The other four places are all taken up with new roses from David Austin Roses: Boscobel (‘Auscousin'), Heathcliff (‘Ausnipper'), Tranquillity (‘Ausnoble') and The Lark Ascending (‘Ausursula').

    You can order Geranium Azure Rush™ from these RHS Plant Finder nurseries

    You can order Choisya x dewitteana 'Aztec Gold' from these RHS Plant Finder nurseries

    You can order Hydrangea aspera 'Hot Chocolate' from these RHS Plant Finder nurseries

    You can order Leucanthemum x superbum FREAK! from these RHS Plant Finder nurseries

    You can check out all four new English Roses on the David Austin Roses website.

    Cirsium rivulare ‘Trevor's Blue Wonder’ is listed in the RHS Plant Finder as available from these nurseries, but at the time of writing none actually list it on their websites as available to order.


    And you can order the 2013 RHS Plant Finder from RHS Bookshop.

  • Impatiens ‘Sun Harmony’: Mildew resistant sun lover

    Graham Rice on 08 Apr 2013 at 12:55 PM

    In the last couple of years, our Busy Lizzies have been devastated by disease so this year they will – and should be – hard to find in garden centres and largely unavailable by mail order. Frankly, there’s no point growing them.

    But what to grow instead? Well, how about a different kind of Impatiens?

    New Guinea impatiens have long been grown as indoor plants, and with their attractive foliage and large, bold and bright flowers have been much appreciated as pot plants. Developed from I. hawkeri, which grows wild in from Papua New Guinea, recent developments have adapted them to being grown outside in summer containers and even in sunny summer borders.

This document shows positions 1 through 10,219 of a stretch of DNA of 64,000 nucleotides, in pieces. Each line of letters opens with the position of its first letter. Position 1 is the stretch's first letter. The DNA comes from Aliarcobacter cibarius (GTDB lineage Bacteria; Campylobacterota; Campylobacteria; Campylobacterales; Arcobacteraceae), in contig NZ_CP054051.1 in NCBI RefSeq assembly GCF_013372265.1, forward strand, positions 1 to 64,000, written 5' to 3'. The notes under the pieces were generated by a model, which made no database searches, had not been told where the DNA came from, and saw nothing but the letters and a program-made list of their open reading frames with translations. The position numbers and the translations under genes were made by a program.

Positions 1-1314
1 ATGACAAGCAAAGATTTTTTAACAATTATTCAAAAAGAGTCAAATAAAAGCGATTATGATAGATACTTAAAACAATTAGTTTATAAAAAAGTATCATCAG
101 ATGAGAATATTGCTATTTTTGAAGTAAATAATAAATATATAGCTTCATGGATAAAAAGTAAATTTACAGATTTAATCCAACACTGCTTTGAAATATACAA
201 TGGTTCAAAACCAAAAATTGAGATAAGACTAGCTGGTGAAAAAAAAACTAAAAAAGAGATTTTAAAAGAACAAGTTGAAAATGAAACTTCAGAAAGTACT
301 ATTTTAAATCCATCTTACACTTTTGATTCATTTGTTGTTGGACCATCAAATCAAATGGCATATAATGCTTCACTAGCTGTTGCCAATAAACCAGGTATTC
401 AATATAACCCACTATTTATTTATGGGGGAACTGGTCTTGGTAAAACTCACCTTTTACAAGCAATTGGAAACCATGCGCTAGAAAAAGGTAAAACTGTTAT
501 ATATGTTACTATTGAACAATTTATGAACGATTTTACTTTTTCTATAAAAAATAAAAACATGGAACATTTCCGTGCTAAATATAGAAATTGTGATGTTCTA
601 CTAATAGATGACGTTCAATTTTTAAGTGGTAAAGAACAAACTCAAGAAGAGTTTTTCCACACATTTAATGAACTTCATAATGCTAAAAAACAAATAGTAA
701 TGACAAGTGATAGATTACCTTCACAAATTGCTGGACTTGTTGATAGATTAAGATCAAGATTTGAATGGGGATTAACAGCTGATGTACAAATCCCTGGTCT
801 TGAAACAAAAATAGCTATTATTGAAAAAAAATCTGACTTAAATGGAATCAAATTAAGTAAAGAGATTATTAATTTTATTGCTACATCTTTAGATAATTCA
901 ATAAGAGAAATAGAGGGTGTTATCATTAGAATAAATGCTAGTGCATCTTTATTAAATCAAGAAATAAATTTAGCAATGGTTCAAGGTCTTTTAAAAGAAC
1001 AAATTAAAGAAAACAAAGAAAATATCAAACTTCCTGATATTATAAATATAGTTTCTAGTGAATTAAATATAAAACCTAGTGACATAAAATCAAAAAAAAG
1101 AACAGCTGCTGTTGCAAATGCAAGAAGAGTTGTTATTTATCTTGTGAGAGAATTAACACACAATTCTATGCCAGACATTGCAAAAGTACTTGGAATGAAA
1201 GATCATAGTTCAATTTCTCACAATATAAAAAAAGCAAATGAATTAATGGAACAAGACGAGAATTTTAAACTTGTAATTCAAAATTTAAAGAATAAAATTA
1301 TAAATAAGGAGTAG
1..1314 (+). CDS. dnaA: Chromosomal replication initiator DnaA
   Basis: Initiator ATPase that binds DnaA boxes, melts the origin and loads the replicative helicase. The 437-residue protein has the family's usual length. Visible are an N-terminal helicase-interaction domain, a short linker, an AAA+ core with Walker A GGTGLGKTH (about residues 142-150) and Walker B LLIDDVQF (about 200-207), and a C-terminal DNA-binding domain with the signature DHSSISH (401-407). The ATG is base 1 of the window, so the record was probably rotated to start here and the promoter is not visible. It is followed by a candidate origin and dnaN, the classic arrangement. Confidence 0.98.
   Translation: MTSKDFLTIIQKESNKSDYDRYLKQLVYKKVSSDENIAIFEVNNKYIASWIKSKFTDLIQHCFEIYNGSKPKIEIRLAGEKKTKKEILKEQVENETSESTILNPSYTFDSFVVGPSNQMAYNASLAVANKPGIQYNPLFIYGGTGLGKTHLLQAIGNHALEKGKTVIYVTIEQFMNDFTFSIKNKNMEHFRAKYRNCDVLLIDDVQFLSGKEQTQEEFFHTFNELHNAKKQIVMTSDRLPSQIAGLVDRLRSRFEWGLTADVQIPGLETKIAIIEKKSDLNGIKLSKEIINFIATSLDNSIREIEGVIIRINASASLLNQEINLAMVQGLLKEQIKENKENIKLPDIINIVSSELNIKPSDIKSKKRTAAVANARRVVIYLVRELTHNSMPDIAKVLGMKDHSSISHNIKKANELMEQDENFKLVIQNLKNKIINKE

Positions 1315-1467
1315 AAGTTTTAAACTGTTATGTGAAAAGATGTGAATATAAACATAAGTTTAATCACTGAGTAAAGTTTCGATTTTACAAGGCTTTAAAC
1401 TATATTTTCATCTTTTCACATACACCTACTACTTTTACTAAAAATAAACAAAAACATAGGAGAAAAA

It is the African species, I. walleriana, the species from which the familiar Accent, Super Elfin and other busy lizzies have been developed, that suffers from the devastating downy mildew which has made growing busy lizzies pointless.

    But the four colours of the Sun Harmony Series of New Guinea impatiens were outstanding last summer; their vigorous growth, tolerance of both full sun and partial shade, and their long flowering period really made them stand out. And, of course, no mildew.

    You can order Impatiens Sun Harmony Series from Gardening Direct.

    Also look out for…

    Impatiens Divine Series – nine colours, no mildew, tolerates cool conditions better. From Dobies.

    Chilli Pepper ‘Bhut Jolokia’ – one of the world’s hottest, and previous world record holder. From Simply Seeds and Plants.

    Petunia Eliza – bushy fragrant bicolour, new in the Tumbelina Series. From Mr Fothergill's.


  • Hydrangea aspera ‘Hot Chocolate’: New dark foliage form

    Graham Rice on 21 Mar 2013 at 11:59 AM
    Hydrangea 'Hot Chocolate' has richly coloured foliage as well as attractive flowers. Imagfes ©van Vliet New Plants BVHydrangea aspera is a lovely shrub with large and colourful summer lacecap flowers and interesting peeling winter bark. ‘Hot Chocolate’, with its chocolate brown foliage, adds another colourful feature.

    It’s the broad, 20-30cm, lacecap flowers which are the plant’s main appeal. The ring of large pink florets around the rim of the flower heads surrounds a broad mass of much smaller violet florets in the centre, and when the plant is covered with them in July the effect is dramatic. Flowering may continue into September.